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Make Theological Progress (A Year of Fatih Wish)

The most valuable gift that the Church can offer to the bewildered and restless world of our time is to form within it Christians who are confirmed in what is essential and who are humbly joyful in their faith.
Catechesi Tradendae.

Just about everybody I speak to in the Year of Faith is going through some program regarding the rediscovery of the Catechism of the Catholic Church. I am not. It is not that I don’t feel the need to review the catechism again, but my passive aggressive nature concerning the Bishops’ insistence makes me lethargic on the matter. I consider it lazy on the part of the Bishops to fall back on simply asking parishioners to re-read the catechism in order to promote the Year of Faith.

I actually have a bigger concern than the laziness of the Bishops. While there seems to be little desire for munus docendi, which is to say the duty to teach, there is a motivation to change the attitudes of Catholic Theologians. This is a disturbing trend. Later in the this post I will introduce you to Fr. Haight and Sr. Johnson, but first we will review the conundrum and some basic foundations.

Over the years, we have printed many articles on the proper relationship that should exist in the Catholic Church, between the Magisterium and the theologians. The problem has been, and is, a perpetual one because the Apostles, and their successors (bishops), have been commissioned by Jesus Christ to proclaim the Gospel to all nations. An important function of the theologian is to analyze the Gospel, question it, probe it, with a view towards understanding it more adequately, and so being able to proclaim it more effectively in each age of human history.
Fr. Kenneth Baker SJ

There is a difference between catechism and theology, but lately the bishops have been blurring the lines and squeezing theologians over their questioning nature. Surfers, I would like to introduce you to Catechesi Tradendae. I believe that since 1979 the Bishops have forgotten that there is a teaching foundation of catechesis and a questioning journey of theology. Perhaps the current bishops never read Catechesi Tradendae? You now have a chance to read it, and remind them of the differences.

Let’s start with what is essential in catechism:

Catechizing is in a way to lead a person to study this mystery (the mystery of Christ) in all its dimensions: “to make all men see what is the plan of the mystery…comprehend with all the saints what is the breadth and length and height and depth …know the love of Christ which surpasses knowledge…(and be filled) with all the fullness of God.”
Catechesi Tradendae.

Next, what is essential in theology:

A more subtle challenge occasionally comes from the very way of conceiving faith. Certain contemporary philosophical schools, which seem to be exercising a strong influence on some theological currents and, through them, on pastoral practice, like to emphasize that the fundamental human attitude is that of seeking the infinite, a seeking that never attains its object. In theology, this view of things will state very categorically that faith is not certainty but questioning, not clarity but a leap in the dark.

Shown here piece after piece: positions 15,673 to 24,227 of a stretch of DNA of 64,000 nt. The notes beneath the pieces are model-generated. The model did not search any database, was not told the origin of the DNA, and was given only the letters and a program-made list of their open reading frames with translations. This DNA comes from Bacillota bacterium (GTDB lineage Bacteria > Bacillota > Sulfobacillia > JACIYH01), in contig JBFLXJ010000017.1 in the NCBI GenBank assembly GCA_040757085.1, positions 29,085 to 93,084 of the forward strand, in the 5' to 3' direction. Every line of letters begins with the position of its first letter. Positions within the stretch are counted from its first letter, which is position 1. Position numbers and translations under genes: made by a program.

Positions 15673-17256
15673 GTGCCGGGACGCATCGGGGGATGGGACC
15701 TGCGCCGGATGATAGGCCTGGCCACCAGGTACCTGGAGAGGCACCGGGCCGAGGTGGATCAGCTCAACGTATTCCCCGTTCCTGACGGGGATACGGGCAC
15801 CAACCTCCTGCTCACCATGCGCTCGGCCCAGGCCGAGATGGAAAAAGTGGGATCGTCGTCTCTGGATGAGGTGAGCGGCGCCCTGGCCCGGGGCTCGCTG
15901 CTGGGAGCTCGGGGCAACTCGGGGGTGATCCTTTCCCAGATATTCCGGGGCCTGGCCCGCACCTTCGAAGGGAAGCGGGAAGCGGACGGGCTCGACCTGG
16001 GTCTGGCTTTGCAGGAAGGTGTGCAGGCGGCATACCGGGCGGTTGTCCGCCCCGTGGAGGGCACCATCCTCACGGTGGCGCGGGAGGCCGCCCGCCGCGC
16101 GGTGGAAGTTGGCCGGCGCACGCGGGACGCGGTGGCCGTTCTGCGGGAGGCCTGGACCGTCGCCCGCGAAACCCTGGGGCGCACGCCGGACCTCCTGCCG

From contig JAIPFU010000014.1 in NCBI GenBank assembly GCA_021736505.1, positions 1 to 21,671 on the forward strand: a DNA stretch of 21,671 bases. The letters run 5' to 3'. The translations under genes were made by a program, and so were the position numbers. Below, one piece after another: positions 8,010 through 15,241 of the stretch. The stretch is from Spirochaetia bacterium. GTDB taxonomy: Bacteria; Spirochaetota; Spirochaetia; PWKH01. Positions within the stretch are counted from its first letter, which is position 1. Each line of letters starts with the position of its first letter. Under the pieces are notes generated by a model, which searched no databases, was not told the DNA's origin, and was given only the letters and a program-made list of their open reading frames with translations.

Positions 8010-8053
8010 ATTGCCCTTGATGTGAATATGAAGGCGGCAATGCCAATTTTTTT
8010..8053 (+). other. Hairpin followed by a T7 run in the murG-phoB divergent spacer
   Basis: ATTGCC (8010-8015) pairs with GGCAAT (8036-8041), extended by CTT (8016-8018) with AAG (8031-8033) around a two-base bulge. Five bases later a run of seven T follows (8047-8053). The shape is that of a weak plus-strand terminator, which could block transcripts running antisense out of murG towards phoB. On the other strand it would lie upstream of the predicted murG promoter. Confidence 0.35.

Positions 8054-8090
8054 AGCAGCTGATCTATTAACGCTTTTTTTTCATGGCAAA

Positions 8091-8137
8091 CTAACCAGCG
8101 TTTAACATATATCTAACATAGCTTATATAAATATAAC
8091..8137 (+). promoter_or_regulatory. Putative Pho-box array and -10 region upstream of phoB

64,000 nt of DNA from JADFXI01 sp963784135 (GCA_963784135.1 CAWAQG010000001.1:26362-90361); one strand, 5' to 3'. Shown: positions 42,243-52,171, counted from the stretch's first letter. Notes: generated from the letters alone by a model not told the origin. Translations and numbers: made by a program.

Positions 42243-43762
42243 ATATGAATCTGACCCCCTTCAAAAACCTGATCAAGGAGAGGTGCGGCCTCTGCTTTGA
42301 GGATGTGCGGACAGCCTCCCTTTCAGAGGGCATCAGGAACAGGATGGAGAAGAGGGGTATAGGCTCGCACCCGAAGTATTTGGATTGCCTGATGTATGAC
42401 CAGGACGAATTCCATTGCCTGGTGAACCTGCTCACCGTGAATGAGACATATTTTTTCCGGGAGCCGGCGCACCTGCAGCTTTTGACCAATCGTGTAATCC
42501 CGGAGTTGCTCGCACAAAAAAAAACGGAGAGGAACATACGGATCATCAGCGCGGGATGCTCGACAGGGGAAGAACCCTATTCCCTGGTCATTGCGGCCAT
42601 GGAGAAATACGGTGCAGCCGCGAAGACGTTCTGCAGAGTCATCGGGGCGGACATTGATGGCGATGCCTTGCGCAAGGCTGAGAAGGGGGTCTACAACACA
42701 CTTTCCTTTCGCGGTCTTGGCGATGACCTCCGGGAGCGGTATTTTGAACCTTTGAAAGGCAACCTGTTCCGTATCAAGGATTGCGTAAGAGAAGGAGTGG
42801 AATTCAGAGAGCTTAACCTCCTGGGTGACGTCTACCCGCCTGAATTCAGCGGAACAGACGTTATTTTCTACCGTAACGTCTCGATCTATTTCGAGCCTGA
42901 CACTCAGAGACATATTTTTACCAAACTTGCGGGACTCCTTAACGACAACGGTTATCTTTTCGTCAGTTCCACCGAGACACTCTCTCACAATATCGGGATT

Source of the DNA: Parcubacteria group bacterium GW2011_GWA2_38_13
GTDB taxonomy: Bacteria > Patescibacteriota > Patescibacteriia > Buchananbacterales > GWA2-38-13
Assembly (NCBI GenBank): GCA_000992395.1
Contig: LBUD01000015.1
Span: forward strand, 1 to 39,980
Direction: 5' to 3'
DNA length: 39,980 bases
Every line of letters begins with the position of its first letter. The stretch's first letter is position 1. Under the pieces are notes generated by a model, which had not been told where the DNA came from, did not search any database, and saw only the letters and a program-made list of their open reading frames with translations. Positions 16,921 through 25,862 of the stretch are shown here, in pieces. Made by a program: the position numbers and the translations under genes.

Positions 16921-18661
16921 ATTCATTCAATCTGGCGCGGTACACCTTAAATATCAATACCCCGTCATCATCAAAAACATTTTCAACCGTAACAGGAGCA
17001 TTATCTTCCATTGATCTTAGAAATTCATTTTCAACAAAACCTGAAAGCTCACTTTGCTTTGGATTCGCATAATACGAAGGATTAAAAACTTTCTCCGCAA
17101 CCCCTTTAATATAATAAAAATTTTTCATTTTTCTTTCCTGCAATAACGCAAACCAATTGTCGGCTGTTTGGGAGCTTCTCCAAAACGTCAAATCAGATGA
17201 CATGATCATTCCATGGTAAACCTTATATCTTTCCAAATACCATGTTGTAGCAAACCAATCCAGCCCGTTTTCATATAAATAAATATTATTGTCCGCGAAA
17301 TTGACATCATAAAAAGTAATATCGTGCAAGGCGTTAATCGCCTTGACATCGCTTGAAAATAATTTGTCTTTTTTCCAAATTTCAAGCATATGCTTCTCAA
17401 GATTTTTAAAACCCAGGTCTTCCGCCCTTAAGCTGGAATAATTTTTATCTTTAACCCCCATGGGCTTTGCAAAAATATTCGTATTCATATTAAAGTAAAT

Catechesi Tradendae.

Finally, let’s look at the interaction between catechism and theology:

Aware of the influence that their research and their statements have on catechetical instruction, theologians and exegetes have a duty to take great care that people do not take for a certainty what on the contrary belongs to the area of questions of opinion or of discussion among experts. Catechists for their part must have the wisdom to pick from the field of theological research those points that can provide light for their own reflection and their teaching, drawing, like the theologians, from the true sources, in the light of the magisterium.
Catechesi Tradendae.

Well, surfers, you now have the essential foundation needed to wade through the differences between theology and catechism. Not everybody you meet will have this understanding, and in the Year of Faith there are Catholics who will tell you this understanding is not correct. Attitudes are shifting and you may come in contact with Catholics, or perhaps be one yourself, that feel that there should be no questioning of faith. Perhaps the following words will sound familiar.

Modernism acts like a slow poison inasmuch as, by obscuring a dogma, it weakens the virtue of the Faith: that is to say it weakens the adherence of the will to revealed Truth. In this way Modernism disseminates doubt about all the dogmas of the Faith. – For the past fifty years, by contrast, the heresies of Modernism have no longer been condemned; or if they have been condemned, they have been but seldom, feebly, and without sanctions. As a result almost the entire tree of the Church has by now been infested by error. – In the past, heresy was explicit. Examples are Martin Luther’s 95 Theses posted on the cathedral door at Wittenberg. Nowadays, by contrast, in the context of Modernism, the heresy is implicit: it is implied, insinuated, suggested, favoured by obscurantism. – In the past the Church always condemned heresies, and took this opportunity to formulate Her doctrines more profoundly and more clearly. Consequently, the rotten, heretical, branch of the Church was cut off from its healthy trunk; and the healthy trunk, nurtured by a new influx of the light of Truth, was able to flourish yet more gloriously than before.